Oddly enough, in worrying that by promoting ourselves, we’re asking for too much attention, we do just that: We make it about us, instead of all the people we could lift up by sharing what we offer.
“I don’t want to impose.”
I was chatting with a client this morning — a young, self-possessed, amazingly talented musician — and she said, “I just don’t want to impose.”
She was responding to a social media calendar I’d created for her. She was worried that by posting an average of once a day, she would come across to her followers as saying, “Look at me! Look at me!”
I told her that first of all, her followers don’t get an alert every time she posts. Most of her followers probably won’t see most of her posts, because they’ll get lost in their feeds. That’s how social media works. Which is why it’s important to post more frequently. Once a day is just skimming the surface.
Second of all, the schedule I designed strikes a balance between posts that promote her work, and posts that build community, share her personality, and express things that are important to her.
Third, I reassured her that she isn’t alone in this fear of “imposing.”
But I told her she needs to let it go.
Hanging back puts up roadblocks between you and those you hope to serve
Nearly every woman I talk to, from 20-somethings to women in their 50s, 60s and 70s who are leaders in their fields, is afraid that self-promotion will make her seem like “too much.”
Earlier in the week, I was talking to a prospective client — an executive coach — and she said, “I just want to do good work. Why do I have to make it about ME?”
If this is how you feel, I’d like to invite you to consider something.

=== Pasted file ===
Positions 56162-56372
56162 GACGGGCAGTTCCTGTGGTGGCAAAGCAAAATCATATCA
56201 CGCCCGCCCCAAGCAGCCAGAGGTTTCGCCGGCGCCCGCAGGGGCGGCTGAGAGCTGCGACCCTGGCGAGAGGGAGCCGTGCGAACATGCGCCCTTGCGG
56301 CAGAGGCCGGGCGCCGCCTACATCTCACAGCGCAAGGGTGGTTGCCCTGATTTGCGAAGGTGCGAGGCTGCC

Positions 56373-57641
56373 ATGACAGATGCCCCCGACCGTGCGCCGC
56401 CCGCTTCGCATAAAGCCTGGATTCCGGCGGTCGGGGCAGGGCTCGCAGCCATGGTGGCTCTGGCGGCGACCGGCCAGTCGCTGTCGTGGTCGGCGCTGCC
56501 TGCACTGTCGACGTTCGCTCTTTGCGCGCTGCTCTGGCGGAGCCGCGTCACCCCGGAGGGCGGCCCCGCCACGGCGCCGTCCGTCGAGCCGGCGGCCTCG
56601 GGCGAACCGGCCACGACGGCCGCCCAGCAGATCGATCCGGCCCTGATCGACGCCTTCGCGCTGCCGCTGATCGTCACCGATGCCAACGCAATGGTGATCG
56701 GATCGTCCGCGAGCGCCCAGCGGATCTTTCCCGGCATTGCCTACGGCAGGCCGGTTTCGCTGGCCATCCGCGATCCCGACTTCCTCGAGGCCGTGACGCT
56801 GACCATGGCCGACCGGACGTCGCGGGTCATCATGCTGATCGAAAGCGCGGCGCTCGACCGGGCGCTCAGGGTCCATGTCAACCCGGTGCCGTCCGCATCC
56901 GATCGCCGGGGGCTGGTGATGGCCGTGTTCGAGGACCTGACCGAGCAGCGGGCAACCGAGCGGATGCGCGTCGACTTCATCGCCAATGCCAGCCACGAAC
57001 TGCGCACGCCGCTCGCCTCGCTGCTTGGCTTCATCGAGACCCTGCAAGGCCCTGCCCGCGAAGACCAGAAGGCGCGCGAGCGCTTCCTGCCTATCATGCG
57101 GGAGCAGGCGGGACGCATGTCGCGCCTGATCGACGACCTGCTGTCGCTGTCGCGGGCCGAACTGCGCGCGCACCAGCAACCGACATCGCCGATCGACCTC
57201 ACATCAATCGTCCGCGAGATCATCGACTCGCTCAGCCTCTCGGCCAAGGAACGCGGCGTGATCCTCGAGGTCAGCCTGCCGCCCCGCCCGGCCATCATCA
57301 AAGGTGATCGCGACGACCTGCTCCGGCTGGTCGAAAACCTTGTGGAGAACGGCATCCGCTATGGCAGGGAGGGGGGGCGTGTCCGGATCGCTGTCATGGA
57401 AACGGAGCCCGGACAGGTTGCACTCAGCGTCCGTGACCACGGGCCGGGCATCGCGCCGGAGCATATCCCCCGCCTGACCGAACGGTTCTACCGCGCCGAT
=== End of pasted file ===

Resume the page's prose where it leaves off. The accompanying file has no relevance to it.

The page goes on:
When you don’t have a strong online presence — what I would call, telling your story online — you are putting up roadblocks between you and the people you seek to serve.
The people who could have their spirits lifted by a talented musician’s music.
The women leaders whose lives could be transformed by your coaching.
A friend recently shared the quote (I can’t pin down its source), “I’m trying to find the people who are trying to find me.”
You need to put out breadcrumbs to help your people find you.
What’s more, we need a world where women are less afraid of being an imposition.
A world brimming with women who express themselves fully.
Not just for the sake of it, but because I truly believe this will make the world a more just and compassionate place.
Your story’s ripple effect
So, the lesson of the day?
You aren’t imposing.
And the next time you worry that you are, reframe, and remind yourself of why you do the work you do.
Does it light you up? By sharing your work, you’re sharing that light with the world.
Does it help people? Inspire them? Inform them?
By sharing your work, you’re informing. Inspiring. Helping.
Think of the ripple effect.
I’m reminded of the Marianne Williamson quote:
You are powerful. And you only get one shot at this life.
The original post for this article can be found here.
Content courtesy of Amanda Hirsch, Founder Mighty Forces, helping women and women’s organizations clarify the stories they want to tell about themselves and share them online and beyond.
CONTRIBUTING AUTHOR, Amanda Hirsch
Amanda Hirsch is on a mission to fill the world with women’s stories. She does this as both a writer and as a story coach and consultant. Her company, Mighty Forces, helps women and women’s organizations clarify the stories they want to tell about themselves and share them online and beyond.
Amanda has been a business owner since 2006, when she left her job as editorial director for PBS.org. Figuring she’d freelance for a while, she spent approximately one hour on the couch with her laptop and her dog, Cosmo, before declaring she would never work in an office again.